Monday, March 13, 2006

Be very, very afraid

David Richardson is an East Anglian arable farmer who has a regular column in Farmers Weekly. I met him once and he is a nice guy. But he is also an eloquent exponent of the notion that farmers are hard done by and should continue to receive substantial subsidies from a grateful population. One of his regular arguments is that the food security arguments used when the common market was founded are just as valid today, only now the threat comes from terrorists rather than the Soviet Union. Exactly what terrorist incident would disrupt the food supply chain on a massive scale is never quite explained.

So one has to be very worried when Richardson, who is usually whingeing about the failure of Defra to 'back' farmers, praises a speech by an EU commissioner. Even more so when the commissioner in question is Peter Mandelson who has recently been showing his protectionist colours by using anti-dumping legislation to stop European consumers enjoying cheap shoes from China. 'Is Mandelson our mate?' is the heading on Richardson's column who is depicted with the kind of stick that was once used for poking pigs and the kind of cloth cap that only elderly farmers wear.

Well, is Mandy the farmers' new friend? What he did tell the National Farmers' Union annual conference was that the CAP is not obsolete and that agriculture as a sector cannot be treated like all others. Why not? Because 'It is too intimately connected to wider issues such as the environment, food security and the future of the countryside.' The reference to food security was particularly worrying as it can be used as a portmenteau justification for limitless subsidies, whereas one can attempt some valuation of beneficial externalities such as cherished landscapes.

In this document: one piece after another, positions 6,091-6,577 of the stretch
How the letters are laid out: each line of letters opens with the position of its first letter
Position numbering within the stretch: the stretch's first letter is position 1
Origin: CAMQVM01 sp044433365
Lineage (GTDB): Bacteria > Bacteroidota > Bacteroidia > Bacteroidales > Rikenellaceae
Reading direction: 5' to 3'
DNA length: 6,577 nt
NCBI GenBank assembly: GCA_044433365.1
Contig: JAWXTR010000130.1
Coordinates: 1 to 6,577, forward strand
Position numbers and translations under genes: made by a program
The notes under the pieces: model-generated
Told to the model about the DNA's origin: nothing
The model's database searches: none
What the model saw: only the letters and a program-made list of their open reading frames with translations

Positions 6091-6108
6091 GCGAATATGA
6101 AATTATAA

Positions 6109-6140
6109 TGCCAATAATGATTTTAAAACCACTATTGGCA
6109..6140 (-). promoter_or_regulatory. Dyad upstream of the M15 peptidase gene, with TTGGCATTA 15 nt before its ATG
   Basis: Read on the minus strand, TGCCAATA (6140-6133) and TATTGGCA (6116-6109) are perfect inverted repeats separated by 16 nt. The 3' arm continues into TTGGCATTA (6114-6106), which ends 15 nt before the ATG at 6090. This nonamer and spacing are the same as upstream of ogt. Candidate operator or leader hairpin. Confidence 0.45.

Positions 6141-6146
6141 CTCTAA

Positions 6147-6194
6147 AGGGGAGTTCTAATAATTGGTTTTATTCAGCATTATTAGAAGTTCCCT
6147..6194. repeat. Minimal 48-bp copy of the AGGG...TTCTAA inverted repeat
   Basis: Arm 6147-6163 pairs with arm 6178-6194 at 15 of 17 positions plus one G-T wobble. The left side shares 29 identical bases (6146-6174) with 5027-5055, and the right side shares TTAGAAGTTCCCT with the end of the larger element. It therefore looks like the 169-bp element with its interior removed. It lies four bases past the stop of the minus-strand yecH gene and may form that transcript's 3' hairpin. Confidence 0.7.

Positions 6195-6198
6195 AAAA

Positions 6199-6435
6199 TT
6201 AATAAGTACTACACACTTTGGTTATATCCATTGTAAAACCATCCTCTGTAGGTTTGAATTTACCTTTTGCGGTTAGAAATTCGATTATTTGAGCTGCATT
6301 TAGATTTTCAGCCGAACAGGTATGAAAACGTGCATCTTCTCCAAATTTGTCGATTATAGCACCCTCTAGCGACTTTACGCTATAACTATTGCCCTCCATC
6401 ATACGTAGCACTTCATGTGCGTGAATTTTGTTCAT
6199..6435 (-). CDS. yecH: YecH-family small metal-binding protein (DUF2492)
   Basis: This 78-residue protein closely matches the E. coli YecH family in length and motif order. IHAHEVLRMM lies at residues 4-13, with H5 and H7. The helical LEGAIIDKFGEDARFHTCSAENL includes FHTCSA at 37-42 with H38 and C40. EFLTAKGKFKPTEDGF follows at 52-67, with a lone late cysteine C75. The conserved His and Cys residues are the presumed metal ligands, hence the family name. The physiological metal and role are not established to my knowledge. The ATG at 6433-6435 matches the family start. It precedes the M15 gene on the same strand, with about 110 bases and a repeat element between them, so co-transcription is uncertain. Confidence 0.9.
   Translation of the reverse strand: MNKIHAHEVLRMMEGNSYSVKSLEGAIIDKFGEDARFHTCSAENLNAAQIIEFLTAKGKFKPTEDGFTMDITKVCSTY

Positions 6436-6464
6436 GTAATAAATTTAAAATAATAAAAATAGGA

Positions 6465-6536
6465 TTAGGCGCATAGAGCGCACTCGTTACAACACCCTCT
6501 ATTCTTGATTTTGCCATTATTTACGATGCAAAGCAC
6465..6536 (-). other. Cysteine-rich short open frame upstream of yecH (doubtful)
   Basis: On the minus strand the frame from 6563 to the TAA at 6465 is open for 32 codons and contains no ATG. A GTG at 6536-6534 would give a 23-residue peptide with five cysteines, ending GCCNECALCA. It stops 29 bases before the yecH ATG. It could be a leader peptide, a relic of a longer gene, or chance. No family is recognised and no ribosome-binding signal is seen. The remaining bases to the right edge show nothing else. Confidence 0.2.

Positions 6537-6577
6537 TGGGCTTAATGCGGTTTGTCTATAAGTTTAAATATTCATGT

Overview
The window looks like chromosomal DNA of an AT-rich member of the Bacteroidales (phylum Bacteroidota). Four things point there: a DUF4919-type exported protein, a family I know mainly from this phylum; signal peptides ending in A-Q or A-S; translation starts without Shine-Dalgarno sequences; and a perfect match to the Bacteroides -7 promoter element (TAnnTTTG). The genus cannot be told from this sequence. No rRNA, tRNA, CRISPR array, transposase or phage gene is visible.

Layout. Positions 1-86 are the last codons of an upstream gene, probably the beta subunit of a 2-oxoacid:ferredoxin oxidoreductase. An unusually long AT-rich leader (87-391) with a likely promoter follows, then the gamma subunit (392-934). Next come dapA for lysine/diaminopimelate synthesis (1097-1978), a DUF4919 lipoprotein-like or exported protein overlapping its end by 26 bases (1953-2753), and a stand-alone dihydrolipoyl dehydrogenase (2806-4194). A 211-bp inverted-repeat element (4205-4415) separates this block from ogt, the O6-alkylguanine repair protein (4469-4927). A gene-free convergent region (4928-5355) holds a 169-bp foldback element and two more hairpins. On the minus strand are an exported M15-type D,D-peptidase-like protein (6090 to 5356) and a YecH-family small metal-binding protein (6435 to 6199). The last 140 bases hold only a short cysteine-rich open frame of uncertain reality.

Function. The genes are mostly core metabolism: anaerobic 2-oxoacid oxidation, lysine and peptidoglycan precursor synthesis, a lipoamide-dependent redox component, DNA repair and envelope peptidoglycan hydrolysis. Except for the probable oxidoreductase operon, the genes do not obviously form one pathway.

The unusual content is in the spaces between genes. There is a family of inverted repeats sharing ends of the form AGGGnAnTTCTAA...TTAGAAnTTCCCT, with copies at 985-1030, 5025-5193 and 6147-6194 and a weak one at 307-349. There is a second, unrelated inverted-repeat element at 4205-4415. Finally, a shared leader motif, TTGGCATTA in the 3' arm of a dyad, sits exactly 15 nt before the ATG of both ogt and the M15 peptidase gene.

The CAP has rightly been under the cosh for its impact on the Global South in recent years, but Mandy gave it large in the manner of his famous 'I am not a quitter' speech to all those softies with a misplaced concern about poor farmers. 'I am not going to be swayed by lazy political correctness into giving ground in agriculture simply because this will please a vociferous lobby that has misunderstood what is really need to tackle word poverty.' So Oxfam and all the other Global South NGOs can tear up their research right now.

Where he did encourage reformers was his declaration that it didn't make sense to spend over 40% of the Community budget on agriculture. He also recognised the reality that China was becoming the industrial workshop of the world, Brazil its most competitive supplier of bulk commodities and India a great service provider. The future for Europe was in providing top quality, knowledge intensive, value added food among other goods and services. In that he is right and David Richardson with his calls for shoring up self-sufficiency and cutting imports is wrong. The global food economy is here, there is plenty of room for high quality local products (backed up by a system of Geographical Indications), but this is time to cut back agricultural protectionism not to reinforce it. There is still everything to play for in the Doha Round.

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